Apologies for the failure-to-appear of Friday’s blog. We threw a party for friends newly married on Saturday, and that kinda sucked all the oxygen out of the weekend.
I plucked this book from our shop shelves one day and was glad I did. Eighty-nine-year-old Isabelle McAllister asks her hairdresser Dorrie Curtis to drive her cross-country to a funeral. Why she does becomes clear as the book unfolds, hopping back and forth between Dorrie’s present-day relationship, and Isabelle’s just before World War II. It’s a tear-jerker for sure, but it also explores not just male-female relations, but friendships between women, and between mothers and daughters. Kibler’s writing is easy and fast, like a spring all flowing in one direction. Very few diversions, and nothing overly poetic to get in the way of a gripping read.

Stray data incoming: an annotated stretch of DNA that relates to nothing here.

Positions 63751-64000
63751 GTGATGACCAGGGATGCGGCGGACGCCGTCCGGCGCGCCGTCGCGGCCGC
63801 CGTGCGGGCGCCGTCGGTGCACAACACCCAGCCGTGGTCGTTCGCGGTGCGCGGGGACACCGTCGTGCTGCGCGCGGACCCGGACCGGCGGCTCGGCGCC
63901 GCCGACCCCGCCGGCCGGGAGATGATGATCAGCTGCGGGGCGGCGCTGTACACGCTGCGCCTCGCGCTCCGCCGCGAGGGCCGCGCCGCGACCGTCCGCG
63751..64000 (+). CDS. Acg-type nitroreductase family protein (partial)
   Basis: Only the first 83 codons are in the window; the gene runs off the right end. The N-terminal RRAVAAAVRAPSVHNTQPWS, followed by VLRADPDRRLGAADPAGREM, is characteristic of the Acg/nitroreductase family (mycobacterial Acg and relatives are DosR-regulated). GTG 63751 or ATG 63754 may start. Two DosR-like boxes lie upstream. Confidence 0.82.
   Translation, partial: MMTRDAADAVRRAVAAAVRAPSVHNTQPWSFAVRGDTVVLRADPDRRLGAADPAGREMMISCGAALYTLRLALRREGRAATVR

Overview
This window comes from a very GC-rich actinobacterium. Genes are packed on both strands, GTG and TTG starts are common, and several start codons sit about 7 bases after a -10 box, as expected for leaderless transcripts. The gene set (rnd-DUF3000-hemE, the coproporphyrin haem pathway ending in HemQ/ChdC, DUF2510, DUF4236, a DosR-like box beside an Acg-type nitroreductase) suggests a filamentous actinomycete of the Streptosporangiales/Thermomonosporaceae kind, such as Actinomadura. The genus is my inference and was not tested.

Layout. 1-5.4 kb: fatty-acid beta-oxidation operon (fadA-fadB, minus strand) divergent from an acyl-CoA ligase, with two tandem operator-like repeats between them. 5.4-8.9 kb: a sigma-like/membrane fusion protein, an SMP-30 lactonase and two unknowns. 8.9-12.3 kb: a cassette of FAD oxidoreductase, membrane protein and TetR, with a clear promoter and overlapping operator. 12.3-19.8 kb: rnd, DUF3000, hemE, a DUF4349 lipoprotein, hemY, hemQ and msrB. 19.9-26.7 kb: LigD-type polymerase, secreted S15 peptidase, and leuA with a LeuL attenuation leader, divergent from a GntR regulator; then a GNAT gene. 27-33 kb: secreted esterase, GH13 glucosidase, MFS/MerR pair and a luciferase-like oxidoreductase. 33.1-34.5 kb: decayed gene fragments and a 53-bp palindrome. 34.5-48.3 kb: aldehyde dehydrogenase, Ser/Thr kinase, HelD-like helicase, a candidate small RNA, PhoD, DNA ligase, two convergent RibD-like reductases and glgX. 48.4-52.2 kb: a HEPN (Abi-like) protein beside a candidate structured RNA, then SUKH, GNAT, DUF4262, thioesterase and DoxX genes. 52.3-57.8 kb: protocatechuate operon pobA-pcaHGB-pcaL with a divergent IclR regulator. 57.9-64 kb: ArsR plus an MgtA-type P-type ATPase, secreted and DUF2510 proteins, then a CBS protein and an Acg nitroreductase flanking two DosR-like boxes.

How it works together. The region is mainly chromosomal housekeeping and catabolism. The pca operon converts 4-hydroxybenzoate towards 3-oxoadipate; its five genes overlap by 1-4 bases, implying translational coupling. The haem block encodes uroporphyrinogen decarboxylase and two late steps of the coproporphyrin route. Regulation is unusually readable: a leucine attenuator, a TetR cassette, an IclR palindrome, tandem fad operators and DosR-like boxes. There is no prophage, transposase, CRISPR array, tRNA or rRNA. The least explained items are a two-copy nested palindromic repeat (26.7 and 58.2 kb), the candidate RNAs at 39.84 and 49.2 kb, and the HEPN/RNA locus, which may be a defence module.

Normally I’m not a big fan of time-hop books but this one worked particularly well, making some subtle points about how the times, they may not be a-changing as fast as people think when it comes to race relations.
There are not many surprises in the book, and not all the characters are fleshed out, but Dorrie, Isabelle, the men in their lives, and Isabelle’s mother and Dorrie’s son are well-drawn. Which, as you will see, is enough to tell this tale with bittersweet dignity.